Lagarde Says ECB Will Be ‘Resolute’ on Inflation Mandate

Piotr Skolimowski and Paul Gordon

(Bloomberg) -- Explore what’s moving the global economy in the new season of the Stephanomics podcast. Subscribe via Apple Podcast, Spotify or Pocket Cast.

Christine Lagarde said the European Central Bank will be “resolute” in restoring euro-zone price stability under her presidency, while stressing that an upcoming strategy review will be wide-ranging, including climate change as well as inflation.

“The ECB’s accommodative policy stance has been a key driver of domestic demand during the recovery, and that stance remains in place,” she said in her debut appearance as president at the European Parliament. She holds her first monetary policy meeting at the ECB on Dec. 12.

Lagarde said it would be premature to prejudge the review, and declined to say how long it will take, noting only that it “will be guided by two principles: thorough analysis and an open mind.” This could involve widening the variety of groups and people that provide input.

She acknowledged the side effects of the ECB’s ultra-loose policy and said the review will try to gain a better understanding of how longer-term trends affect what the central bank can control.

Inflation has yet to return to the goal of “below, but close to, 2%” despite years of pumping liquidity into the financial system, and the ECB itself has become increasingly concerned that its policies might threaten financial stability. That’s prompted increasing calls from officials and from Lagarde’s predecessor, Mario Draghi, for more fiscal support from governments.

Many of the questions at the parliament hearing focused on climate change, an area where the central bank has come under increasing pressure to play a bigger role.

Pollution Bonds

However, Bundesbank President Jens Weidmann has warned against heavy-handed steps such as barring the bonds of polluters from QE, as proposed recently by a group of activists and academics in an open letter to Lagarde.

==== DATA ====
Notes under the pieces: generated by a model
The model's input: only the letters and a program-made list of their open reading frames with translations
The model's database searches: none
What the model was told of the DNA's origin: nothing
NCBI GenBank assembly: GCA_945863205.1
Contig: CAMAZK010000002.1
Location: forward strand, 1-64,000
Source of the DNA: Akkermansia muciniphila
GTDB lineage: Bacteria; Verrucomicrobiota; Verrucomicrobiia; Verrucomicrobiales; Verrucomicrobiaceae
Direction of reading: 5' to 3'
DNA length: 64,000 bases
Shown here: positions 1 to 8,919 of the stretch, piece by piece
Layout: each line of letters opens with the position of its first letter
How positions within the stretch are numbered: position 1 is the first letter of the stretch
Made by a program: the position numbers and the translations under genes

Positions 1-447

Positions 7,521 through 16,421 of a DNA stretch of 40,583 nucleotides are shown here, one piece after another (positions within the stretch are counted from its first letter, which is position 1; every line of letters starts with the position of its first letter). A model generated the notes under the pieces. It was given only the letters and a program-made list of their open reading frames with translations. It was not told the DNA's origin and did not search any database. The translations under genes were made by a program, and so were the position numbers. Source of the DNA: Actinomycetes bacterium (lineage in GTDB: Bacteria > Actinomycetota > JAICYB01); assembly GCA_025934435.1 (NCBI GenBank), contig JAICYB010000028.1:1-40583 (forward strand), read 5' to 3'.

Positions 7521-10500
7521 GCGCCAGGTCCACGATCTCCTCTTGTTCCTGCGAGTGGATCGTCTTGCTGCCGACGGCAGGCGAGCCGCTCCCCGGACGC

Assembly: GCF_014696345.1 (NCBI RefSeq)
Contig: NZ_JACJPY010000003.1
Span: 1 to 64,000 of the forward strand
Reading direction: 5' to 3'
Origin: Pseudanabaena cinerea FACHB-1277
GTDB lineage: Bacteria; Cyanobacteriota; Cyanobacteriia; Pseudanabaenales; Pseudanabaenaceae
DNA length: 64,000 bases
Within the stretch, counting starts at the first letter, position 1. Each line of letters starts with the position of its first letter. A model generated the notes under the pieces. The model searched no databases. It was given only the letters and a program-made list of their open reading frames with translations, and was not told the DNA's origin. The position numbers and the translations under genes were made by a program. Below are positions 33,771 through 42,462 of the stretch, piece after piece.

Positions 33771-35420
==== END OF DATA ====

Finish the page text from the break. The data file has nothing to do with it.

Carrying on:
Lagarde said she agreed with Weidmann, but that it doesn’t stop the ECB looking into incorporating climate change into its operations, economic analysis and bank supervision.

She also revealed she has met with the authors of that letter. Some of the discussion focused on how to include civil society groups in the review, and she also indicated that her priority was to get the Governing Council on board, according to a person who attended the meeting, asking not to be named.

At the Parliament hearing, Lagarde said that while the ECB’s primary mandate is price stability, the secondary mandate -- to support the general economic policies of the European Union -- can cover climate change. European Commission President Ursula von der Leyen has pledged to turn Europe into the first climate-neutral continent in the world by 2050, and green parties made significant gains in recent parliamentary elections.

In the review, the first since 2003, ECB policy makers will probably tweak the inflation target but struggle to go much further than that, according to officials with knowledge of the matter.

It might conclude with a goal of 2%, as some governors worry the current, vaguer, target, risks leaving inflation too weak. A more radical change to measuring and achieving price stability is probably too ambitious, said the people, asking not to be identified because the discussions are private.

Read more: ECB Review May Reset Inflation Aim to 2% But Struggle to Do More

We must “ask ourselves, this is what was defined in 2003. and in view of all the changes that have taken place, of structural trends, whether that price stability definition, the objectives that are framing the price stability mandate, whether they are still valid,” Lagarde said.

“The ECB would be minded to opt for a more ambitious and clear inflation goal that could push inflation expectations up rather than down,” Nick Kounis and Aline Schuiling, economists at ABN Amro Bank NV wrote in a note. “Having said that, there is a lot of disagreement on the Governing Council on this topic, which could limit progress.”

Asked to predict what the inflation rate will be in eight year’s time when her term ends, Lagarde demurred.

“I don’t think that anybody in their right mind would venture to forecast any number, be it growth or inflation, eight years from today,” she said.

(Updates with comment from economists in 14th paragraph.)

--With assistance from Fergal O'Brien, Catherine Bosley, Lucy Meakin, Brian Swint, Jill Ward, Jana Randow and Alexander Weber.

To contact the reporters on this story: Piotr Skolimowski in Frankfurt at pskolimowski@bloomberg.net;Paul Gordon in Frankfurt at pgordon6@bloomberg.net

To contact the editors responsible for this story: Paul Gordon at pgordon6@bloomberg.net, Fergal O'Brien

For more articles like this, please visit us at bloomberg.com

©2019 Bloomberg L.P.